Applied Industrial Optics 2014: Summary of Day 1
By Arlene Smith, Ph.D.
After an essential caffeine boost, Peter Hojerback (Serstech) led us into the second session - 'The Frontier: Applied Spectroscopy' - with an overview of the historial and predicted uses of miniature spectrometers in areas such as Medtech, food, process automation and environmental/security. Next, Dr Brandon Redding (Yale University) descibed his technique of using a mulitmode fiber as a compact high-resolution spectrometer. Increasing the fiber length increases the resolution, resulting in a broad bandwith, low-loss, reduced size and weight (compared to a traditional spectrometer), lower cost system. After an impromptu panel session with Peter and Brandon, Brandon returned to the podium to discuss the development of the first on-chip random spectrometer with sub-nanometer resolution and broadband response.
The first session after lunch focused on laser and lighting sources - 'Coherent and Diffuse, Light at the Extremes'. Dr Sterling Backus (KM Labs, USA), set the scene with his work on high peak and average power near/mid-IR femtosecond fiber lasers. Continuing the lighting theme, Dr Faiz Rahman (Electrospell, Ltd.) discussed current developments and future trends in diode-driven solid-state lighting, including substrate materials for LEDs and lasers, new package innovations and alternative materials. Dr Angus Henderson (Lockheed Martin Aculight Corp) then presented research on using fiber-driven, cascading OPOs to generate versatile tunable sources in the visible, NIR and MWIR, which are scalable to tens and hundreds of Watts optical power. The first AIO technical panel of this year's meeting rounded out the session and Sterling, Faiz and Angus fielded questions from the audience.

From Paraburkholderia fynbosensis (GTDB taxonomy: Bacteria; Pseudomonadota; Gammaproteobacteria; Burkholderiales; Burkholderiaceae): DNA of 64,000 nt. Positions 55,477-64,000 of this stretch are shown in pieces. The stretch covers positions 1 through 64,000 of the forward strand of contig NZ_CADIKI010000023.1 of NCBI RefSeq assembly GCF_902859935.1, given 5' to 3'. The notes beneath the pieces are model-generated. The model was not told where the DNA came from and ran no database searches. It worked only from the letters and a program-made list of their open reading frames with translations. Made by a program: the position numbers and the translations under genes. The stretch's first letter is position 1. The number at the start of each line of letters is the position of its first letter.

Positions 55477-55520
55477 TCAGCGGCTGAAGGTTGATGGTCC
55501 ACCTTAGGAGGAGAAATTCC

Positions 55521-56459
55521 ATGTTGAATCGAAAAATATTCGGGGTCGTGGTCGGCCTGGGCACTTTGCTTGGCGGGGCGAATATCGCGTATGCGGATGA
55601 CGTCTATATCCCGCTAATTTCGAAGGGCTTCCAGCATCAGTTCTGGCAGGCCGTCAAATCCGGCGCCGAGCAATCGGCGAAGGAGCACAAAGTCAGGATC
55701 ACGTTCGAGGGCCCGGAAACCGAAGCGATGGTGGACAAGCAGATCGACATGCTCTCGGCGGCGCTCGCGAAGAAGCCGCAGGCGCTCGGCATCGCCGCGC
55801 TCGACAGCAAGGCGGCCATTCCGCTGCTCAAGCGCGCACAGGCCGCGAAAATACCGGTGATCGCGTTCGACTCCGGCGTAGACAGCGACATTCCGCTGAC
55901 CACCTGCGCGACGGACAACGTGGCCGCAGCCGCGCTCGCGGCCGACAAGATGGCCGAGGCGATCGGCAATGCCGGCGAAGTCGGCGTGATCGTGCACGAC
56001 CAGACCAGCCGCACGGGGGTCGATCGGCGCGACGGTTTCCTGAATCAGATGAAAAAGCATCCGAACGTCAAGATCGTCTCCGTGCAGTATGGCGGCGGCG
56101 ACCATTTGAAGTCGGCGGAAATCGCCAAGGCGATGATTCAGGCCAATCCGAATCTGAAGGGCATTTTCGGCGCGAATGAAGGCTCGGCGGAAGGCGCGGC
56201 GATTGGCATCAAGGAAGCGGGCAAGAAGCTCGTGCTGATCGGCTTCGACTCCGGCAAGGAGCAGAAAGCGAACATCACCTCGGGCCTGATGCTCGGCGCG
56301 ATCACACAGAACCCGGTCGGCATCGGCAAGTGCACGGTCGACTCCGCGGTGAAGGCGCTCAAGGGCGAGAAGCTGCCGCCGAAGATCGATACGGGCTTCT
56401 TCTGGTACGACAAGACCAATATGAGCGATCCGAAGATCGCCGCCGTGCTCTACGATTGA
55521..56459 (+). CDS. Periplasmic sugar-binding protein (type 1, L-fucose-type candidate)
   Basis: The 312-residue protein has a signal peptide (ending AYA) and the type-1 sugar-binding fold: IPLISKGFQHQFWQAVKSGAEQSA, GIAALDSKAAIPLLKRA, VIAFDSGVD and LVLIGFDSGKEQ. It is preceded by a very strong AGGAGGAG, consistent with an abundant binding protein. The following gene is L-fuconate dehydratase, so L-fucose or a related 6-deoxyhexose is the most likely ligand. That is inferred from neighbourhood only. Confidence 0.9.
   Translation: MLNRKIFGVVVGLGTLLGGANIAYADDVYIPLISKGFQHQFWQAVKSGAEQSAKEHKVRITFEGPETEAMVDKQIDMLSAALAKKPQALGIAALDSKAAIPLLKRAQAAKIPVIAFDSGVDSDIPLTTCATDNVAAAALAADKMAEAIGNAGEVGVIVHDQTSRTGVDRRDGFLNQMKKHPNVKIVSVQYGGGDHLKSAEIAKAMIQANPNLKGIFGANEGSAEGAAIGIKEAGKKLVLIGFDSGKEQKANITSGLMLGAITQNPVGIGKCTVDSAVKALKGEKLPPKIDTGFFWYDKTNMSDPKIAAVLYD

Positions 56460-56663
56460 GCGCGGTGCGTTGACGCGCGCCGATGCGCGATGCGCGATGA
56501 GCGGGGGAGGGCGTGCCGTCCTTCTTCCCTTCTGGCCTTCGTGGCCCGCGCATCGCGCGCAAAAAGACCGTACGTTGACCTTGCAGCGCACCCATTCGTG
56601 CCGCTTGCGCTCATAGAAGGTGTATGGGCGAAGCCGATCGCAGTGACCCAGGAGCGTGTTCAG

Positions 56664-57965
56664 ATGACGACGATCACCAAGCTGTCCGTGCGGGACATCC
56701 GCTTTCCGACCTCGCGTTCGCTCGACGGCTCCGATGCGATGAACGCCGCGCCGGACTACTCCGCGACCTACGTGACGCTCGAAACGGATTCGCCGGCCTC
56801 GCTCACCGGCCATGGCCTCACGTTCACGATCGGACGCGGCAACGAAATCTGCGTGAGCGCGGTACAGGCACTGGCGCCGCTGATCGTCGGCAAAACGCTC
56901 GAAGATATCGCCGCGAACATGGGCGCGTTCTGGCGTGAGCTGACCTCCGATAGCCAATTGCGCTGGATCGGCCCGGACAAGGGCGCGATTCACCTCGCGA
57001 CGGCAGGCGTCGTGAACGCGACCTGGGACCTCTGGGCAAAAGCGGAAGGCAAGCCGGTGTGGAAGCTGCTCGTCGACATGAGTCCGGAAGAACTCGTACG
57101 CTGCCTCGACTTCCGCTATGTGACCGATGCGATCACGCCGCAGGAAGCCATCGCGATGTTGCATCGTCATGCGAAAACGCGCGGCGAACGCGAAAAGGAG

Dr Katerina Krebber (BAM) opened the final session of Day 1 - 'Fiber Fiber Everywhere' - with a talk on her work in the development of smart technical textiles containing distributed fiber optic sensors for Structural Health Monitoring of geotechnical and masonry structures. This is a low cost, robust solution for stablization and monitoring of structures, which emits a warning in the case of structural damage. Next, Dr Dimitry Starodubov (Physical Optics Corp.) described the challenges of fabricating low loss ZBLAN optical fibers at zero gravity (in a space rocket!). In fact, fiber manufacture at low gravity results in reduced convection, thus the phase separation and crystal growth are supressed, producing very high quality fibers. Fiber manufacturing in space is feasible! The final talks of the session were presented by Dr Georg Muller (ABB Corp. Res.), on his work in state-of-the-art fiber optic current sensing, and Prof Hans-Peter Loock (Queens University), on fiber-loop cavity ring-down absorption spectroscopy.
With a glass of wine in hand, the audience participated in the 'Careers in Optics' panel session. The panel touched on issues such as whether a graduate degree is required for an optics career, the pay gap between those with Bachelors or Masters degrees and those a PhD and/or Postdoc experience, how your background (chemisty, physics, engineering) will affect your career path in optics, and gender biases in the community.
As in previous years, there is a bowl at the back of the meeting room to leave your business card (and grab some free candy!). The AIO committee want to meet you! Find us (we have a white 'committee' ribbon on our badge) and say hello. Later this evening, you'll find us at the Congress Welcome Reception, and afterwards 'AIO After Dark' will meet at the Sheraton Hotel Fountain Wine Bar.
Posted: 15 July 2014 by
Arlene Smith, Ph.D.
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